As long as they haven’t unsubscribed from your marketing, you might be able to reach them with a win-back email: “our attempt at saving you from churning and never buying from us again,” Gordon explains.

A win-back email is an automation targeting inactive subscribers, or customers who have made a purchase, clicked on an email, or visited your website in the past, but not recently. What constitutes an “inactive subscriber” depends entirely on your product lifecycle, but it generally means 3-6 months without engagement.

Pro tip: In Klaviyo, you can set up conditional splits based on the recency of your customer interactions. “If a customer has bought in the past, but it’s been a while, you can give them a different offer than you might give someone who’s never purchased,” Gordon points out.

This type of shopper is “a worthwhile customer to get back because you know they’ve spent money with you already,” Gordon explains. Try wooing them with a discount, free shipping offer, or other incentive.

How to set up supplementary flows in Klaviyo

How to measure the success of your marketing automations—and then improve them

Now that you’ve got your marketing automations up and running, they should pretty much work on their own. But that doesn’t mean you can forget about them forever. “I don’t know if we’ve ever reached a place where we just stop and say, ‘OK that’s it,’” Donahue says.

“We’re of course being mindful as we set it up, but then we also run optimizations to make sure that the engagement we’re getting says this is the right thing to do,” Donahue adds. “And then we act accordingly. If we see things aren’t working, we tweak that in any number of ways and continue to drive in that direction.”

How, exactly? Here are 3 ways to test and optimize your marketing automations in Klaviyo.

Iterate and optimize

In order to understand whether your automations are doing what you need them to do, you first need to know what you’re looking for.

“We review the data—the results and the benchmarks we have available within Klaviyo—and the data speaks to us,” Donahue says. “We’re then able to use that data to figure out where to pivot.”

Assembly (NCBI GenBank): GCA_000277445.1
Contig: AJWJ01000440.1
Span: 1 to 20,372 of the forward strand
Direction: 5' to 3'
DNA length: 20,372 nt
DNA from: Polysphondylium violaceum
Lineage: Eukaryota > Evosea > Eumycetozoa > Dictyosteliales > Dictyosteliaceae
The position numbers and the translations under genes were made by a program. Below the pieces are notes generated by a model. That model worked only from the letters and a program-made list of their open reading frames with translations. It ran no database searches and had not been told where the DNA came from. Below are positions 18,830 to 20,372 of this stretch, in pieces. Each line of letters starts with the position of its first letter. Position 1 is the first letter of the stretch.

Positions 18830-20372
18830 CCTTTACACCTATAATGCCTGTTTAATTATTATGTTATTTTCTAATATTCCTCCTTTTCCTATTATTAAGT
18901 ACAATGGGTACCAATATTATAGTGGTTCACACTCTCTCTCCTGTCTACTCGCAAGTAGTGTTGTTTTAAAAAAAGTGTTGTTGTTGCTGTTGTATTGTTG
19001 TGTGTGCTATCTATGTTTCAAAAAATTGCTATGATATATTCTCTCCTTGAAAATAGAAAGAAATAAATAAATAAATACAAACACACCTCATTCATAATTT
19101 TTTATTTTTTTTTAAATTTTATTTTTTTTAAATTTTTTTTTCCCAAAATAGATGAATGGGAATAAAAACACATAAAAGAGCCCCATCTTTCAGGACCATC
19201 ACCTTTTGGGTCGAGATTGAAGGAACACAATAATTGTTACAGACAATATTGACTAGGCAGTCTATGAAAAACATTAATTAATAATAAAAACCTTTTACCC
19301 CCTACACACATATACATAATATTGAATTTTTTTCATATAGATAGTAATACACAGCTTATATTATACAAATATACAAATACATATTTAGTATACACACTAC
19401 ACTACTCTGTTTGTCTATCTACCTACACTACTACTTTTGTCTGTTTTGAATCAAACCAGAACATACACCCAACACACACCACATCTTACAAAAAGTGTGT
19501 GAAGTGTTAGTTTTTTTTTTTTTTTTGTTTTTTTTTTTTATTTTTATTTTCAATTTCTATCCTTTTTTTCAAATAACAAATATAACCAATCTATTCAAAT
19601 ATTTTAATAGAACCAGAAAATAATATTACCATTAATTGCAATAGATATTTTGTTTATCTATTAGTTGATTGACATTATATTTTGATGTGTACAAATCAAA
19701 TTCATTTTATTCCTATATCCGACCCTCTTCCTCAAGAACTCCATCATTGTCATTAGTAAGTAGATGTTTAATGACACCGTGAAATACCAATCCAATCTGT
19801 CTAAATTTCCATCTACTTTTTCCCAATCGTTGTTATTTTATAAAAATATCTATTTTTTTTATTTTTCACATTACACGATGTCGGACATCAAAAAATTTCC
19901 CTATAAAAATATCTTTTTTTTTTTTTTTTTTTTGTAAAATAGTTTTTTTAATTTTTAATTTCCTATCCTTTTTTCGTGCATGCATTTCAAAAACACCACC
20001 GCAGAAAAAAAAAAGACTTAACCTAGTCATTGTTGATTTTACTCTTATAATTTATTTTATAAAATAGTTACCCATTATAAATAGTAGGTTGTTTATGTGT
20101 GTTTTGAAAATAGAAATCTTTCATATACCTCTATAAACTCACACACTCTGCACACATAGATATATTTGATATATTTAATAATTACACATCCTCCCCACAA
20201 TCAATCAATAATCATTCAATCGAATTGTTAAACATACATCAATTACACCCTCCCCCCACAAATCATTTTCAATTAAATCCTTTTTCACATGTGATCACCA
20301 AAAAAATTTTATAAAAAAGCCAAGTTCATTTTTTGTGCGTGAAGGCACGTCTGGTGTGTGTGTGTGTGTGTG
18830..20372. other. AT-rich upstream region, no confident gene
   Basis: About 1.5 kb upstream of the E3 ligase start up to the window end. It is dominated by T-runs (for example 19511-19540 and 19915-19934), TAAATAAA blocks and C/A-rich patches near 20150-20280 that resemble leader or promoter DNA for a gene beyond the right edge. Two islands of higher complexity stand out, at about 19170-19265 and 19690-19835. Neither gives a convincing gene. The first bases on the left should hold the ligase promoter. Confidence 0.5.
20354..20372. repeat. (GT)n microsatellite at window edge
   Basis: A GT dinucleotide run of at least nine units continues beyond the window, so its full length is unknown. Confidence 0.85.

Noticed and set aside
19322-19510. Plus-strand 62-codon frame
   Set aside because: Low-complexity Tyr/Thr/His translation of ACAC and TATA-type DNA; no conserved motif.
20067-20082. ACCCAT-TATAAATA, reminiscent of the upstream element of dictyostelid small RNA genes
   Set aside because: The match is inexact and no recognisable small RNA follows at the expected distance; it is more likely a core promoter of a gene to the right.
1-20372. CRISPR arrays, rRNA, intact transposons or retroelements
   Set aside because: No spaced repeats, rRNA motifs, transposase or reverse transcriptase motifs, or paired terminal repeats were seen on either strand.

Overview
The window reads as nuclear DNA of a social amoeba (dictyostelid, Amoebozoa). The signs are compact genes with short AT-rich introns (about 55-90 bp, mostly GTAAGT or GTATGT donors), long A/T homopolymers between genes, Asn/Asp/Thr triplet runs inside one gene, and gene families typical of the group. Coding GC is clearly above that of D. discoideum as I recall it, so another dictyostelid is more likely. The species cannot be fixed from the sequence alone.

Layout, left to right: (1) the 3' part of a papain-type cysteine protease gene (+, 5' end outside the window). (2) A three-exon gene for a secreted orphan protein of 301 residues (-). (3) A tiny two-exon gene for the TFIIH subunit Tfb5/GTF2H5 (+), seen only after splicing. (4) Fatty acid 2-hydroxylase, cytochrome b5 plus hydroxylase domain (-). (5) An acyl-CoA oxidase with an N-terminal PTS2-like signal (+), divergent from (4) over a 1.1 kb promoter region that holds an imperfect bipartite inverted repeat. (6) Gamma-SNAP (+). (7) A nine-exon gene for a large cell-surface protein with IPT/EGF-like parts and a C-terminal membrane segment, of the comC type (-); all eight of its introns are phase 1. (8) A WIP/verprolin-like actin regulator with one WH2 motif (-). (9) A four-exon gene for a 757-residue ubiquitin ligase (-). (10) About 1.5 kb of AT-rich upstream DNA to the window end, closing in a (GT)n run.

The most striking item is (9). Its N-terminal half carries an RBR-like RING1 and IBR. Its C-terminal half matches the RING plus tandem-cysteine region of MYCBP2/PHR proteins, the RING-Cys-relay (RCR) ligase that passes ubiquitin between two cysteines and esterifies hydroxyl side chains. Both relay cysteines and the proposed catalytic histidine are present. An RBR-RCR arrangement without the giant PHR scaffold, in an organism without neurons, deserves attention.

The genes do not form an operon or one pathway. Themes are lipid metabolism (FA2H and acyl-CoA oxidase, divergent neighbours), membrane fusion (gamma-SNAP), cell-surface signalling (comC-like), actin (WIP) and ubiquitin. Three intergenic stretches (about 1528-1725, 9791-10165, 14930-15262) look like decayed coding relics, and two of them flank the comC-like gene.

Experts agree that key KPIs for marketing automations “depend on the business, the flow, and the goal of the flow,” as Gordon says.

Overall, though, Murray, Browne, and Donahue recommend marketers pay attention to the following engagement metrics when evaluating whether their marketing automations are working:

  • Open rate
  • Click-through rate
  • Conversion rate
  • ROI
  • Deliverability
  • Unsubscribes

While “conversions are always top of mind,” Gordon says, he actually pays more attention to clicks.

“In the school of thought I come from, we tend to think that the job of the email is to get the customer onto the site, ready to buy, and then it’s the site’s job to convert that customer,” he explains. “So the email should be trying to drive just as much traffic as humanly possible to the site, and then hopefully the site converts them from there.”

If your automations are earning big-time clicks but new subscribers are not converting, for example, “maybe you need to look at your homepage or the landing page you’re driving traffic to,” Gordon suggests. “Look at core KPIs across your overarching data, even outside of email.”

Understanding automation analytics in Klaviyo

Visit our help center to learn about:

  • The 30-day analytics snapshot
  • Analytics on the visual canvas
  • The flow message overview report
  • Reviewing recipient activity
  • Reviewing link activity
  • Advanced reporting
Final thoughts

“We don’t want to creep anybody out”

OK, we’ve seen how powerful marketing automation can be when you do it right, and what you can line up to make sure you’re approaching it from the right angles. The biggest challenge now, experts agree, is finding the right balance—in other words, “boundaries,” Murray says.

“We know how beneficial all these automations are, but you don’t want to overwhelm your customer, either,” Browne points out. “This comes back to the fact that you need to know your customer—whether they’re email or SMS people, how often they like to be talked to, what’s too much, etc.”

What’s too much—and also what’s alarming. As Donahue points out, we’ve all had that moment after having a casual conversation when we open our phones, start scrolling, and immediately see an advertisement for the exact thing we were just talking about.

“We don’t want to reflect that in email marketing,” Donahue emphasizes. “We don’t want to creep anybody out. So how do we do all of this, and make it a really personalized experience, without coming across as Big Brother?”

As with so many things in marketing automation, the answer lies in the data. “If we see an increase in unsubscribe rates, or a decrease in engagement overall, it would be time to reassess the overall customer journey strategy and quantity of campaigns and flows,” Browne explains.

“Engagement tells us everything we need to know,” Donahue agrees. “If we’re getting too close to the sun with personalization, that is absolutely going to reflect in the data and we’ll know to back off.”

If you’re struggling to strike the right balance, remember that the ultimate goal of marketing automation, Donahue says, is to “give the customer value.”

“Be helpful,” Donahue says. “Be there for the customer when they need you, and not when they don’t. Marketing automation is about finding those opportunities—making sure you’re in the right place at the right time, and not where you shouldn’t be.”